Slog sloganeers

Published June 13, 2024
The writer is a poet. His latest publication is a collection of satire essays titled Rindana.
The writer is a poet. His latest publication is a collection of satire essays titled Rindana.

AS was expected, the BJP, or should one say, Narendra Modi, has won the general election in India. What has proven wrong are assertions like ‘abki baar, char sau paar’, which alluded to the BJP’s aspiration to win more than 400 seats in the 543-strong Lok Sabha. Even another interpretation that it meant the BJP would cross that mark with the respective victories of its allied parties proved incorrect. Shashi Tharoor’s response to the BJP slogan, ‘abki bar Tihar’, an allusion to the inf­amously tough prison in India, an equivalent of Mach jail on this side of the border, was more a case of wishful thinking than a rallying call and would remain so.

The BJP’s opponents in south India criticise it for being a Hindi-belt party only. The election results have defied this label somewhat, as the BJP has expanded the spread of its constituencies in the south, if not the total number of seats, from 2019. However, Indian national politics is generally conducted in Hindi/ Sanskrit idiom, ie, ‘Bharat jodo’ and ‘Nyay yatras’ of Rahul Gandhi and ‘Hindu rashtra’ to ‘Ram raj’ of the Sangh Parivar.

That our politics is stagnant is axiomatic, but the staleness of political slogans, particularly during the rough and tumble of electioneering, points to a lack of creativity and acumen. Mainstream political parties in Pakistan are not the only culprits; pressure groups and non-electoral entities are equally unimaginative when it comes to capturing and galvanising public aspirations.

Slogans that gained currency across the political divide soon became jaded with overuse and failure to build upon the narrative. These include a not-so-veiled reference to the military’s influence in every sphere of life, in which the uniform is cited to explain away every conceivable situation, except perhaps for ‘andey mein jo zardi hai…’ ‘Zardi’ means yolk. Thank goodness for this, as the proverbial egg is on all our faces.

The staleness of political slogans indicates a lack of creativity.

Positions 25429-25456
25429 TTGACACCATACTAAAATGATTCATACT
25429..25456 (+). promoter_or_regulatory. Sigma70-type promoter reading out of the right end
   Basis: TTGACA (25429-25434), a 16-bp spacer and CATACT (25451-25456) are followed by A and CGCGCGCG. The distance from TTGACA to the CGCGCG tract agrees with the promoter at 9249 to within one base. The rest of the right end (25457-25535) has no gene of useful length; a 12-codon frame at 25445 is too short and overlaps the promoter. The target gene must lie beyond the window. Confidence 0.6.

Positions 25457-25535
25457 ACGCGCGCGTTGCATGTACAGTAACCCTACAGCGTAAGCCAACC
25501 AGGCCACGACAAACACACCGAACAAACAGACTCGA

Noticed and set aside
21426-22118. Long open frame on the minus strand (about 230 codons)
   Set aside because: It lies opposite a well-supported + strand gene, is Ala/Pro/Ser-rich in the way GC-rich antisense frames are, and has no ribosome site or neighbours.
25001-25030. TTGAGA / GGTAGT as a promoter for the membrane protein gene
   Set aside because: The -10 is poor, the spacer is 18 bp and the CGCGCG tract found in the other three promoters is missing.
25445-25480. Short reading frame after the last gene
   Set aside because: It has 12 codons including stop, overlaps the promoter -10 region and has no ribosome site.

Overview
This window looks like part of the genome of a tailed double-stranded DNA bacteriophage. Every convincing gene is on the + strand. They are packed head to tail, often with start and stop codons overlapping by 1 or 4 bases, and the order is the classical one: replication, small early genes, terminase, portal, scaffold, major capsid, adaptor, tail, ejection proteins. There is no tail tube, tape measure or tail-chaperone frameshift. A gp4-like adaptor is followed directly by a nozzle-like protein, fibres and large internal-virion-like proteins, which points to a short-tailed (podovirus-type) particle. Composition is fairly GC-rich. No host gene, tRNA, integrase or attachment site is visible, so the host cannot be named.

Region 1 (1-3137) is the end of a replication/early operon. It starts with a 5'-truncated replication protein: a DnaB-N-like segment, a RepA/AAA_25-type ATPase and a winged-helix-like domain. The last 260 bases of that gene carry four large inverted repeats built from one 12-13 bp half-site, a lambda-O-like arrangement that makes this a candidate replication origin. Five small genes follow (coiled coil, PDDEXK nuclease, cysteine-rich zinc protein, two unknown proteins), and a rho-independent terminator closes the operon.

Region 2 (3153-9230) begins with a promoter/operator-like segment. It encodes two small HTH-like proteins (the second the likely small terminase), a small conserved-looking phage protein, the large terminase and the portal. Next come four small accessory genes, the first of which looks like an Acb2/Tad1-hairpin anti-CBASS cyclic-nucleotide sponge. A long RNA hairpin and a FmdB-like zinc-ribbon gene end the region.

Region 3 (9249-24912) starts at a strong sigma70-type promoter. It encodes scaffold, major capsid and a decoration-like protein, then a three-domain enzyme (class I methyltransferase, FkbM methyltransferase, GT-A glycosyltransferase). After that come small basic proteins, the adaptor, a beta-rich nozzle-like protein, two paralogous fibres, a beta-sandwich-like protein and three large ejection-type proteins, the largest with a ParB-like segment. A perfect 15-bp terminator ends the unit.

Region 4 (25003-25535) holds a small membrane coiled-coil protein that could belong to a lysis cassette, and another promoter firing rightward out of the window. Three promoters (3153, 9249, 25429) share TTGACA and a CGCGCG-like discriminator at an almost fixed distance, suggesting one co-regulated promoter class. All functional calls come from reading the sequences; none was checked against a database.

Slurs like ‘chor’, ‘ghadar’, ‘Dirty Harry’, ‘diesel’, ‘youtheay’,’ insinuating corruption, treason, conspiracy, smuggling, and affiliation with the youth-driven PTI, respectively, vitiate the atmosphere aplenty but do not reflect any aspiration or even a call to action by their proponents. ‘Software update’ and ‘half-fry’, ‘full-fry’ euphemisms for security agencies’ extrajudicial measures can only be shuddered at.

Unlike the Shubh Laxmi and Ladli Behna welfare schemes across the border, the title of our safety net flagship, Benazir Income Support Programme, does little more than commemorate her services to the country. Branding of similar social safety net schemes introduced subsequently also fails to inspire a sense of inclusion.

Like the 1990s, which saw a rise in party songs as an important part of branding, the building up of the PTI and dharna culture, especially from 2013 onwards, saw the rise of DJs, drone coverage, and all-night jamming sessions at political rallies. Shipping containers’ reputation as roadblocks was salvaged as they began to be used as a home away from home for the dharna leadership, vanity vans of sorts for the vain. Meanwhile, the multitudes had to face the elements under the sky, albeit accompanied by the carefully curated beats and songs of Esakhelwi who lent his creative genius to PTI campaigns but eventually got as disillusioned as the DJ who reportedly got short changed over the ‘concert fees’.

Sindh continues to live under the Elvis fan club delusion. The only innovation since ‘zinda hai Bhutto’ has been a proclivity to add ‘shaheed’ as a prefix or suffix to every party leader’s name. Such is the fervour in this regard that leaders with healthy vital signs are sometimes called martyrs.

Balochistan continues to aspire to ‘sahil, wasail par haq’ (right over land and maritime resources), KP yearns for ‘akhpal khawri, akhpal ikhtiar’ (our soil, our choice). Punjab has the dubious honour of inventing damp squibs like ‘vote ko izzat do’ and parochial wake-up calls like ‘jaag Punjabi jaag.’ While our countrymen in Gilgit-Baltistan struggle for constitutional rights, their current rallying call, ‘wheat subsidy,’ is uninspiring and lacking in ambition. The Seraiki belt is the most focused, and spot-on, with its singular cry for ‘waseb’ (sociopolitical living space). The slogan compre­hensively relays the region’s aspirations.

Now that the electoral frenzy in India has peaked, does one expect the political and communal temperature to go down? Will the strain in the BJP-RSS marriage result in less froth and fire aimed both at home and abroad, or should one brace for double trouble? It remains to be seen what becomes of the ‘lath lahrao Modi’ (wave the staff, Modi) brigade now that the spouses are considering a separation, if not an outright divorce.

The writer is a poet. His latest publication is a collection of satire essays titled Rindana.

shahzadsharjeel1@gmail.com

Published in Dawn, June 13th, 2024

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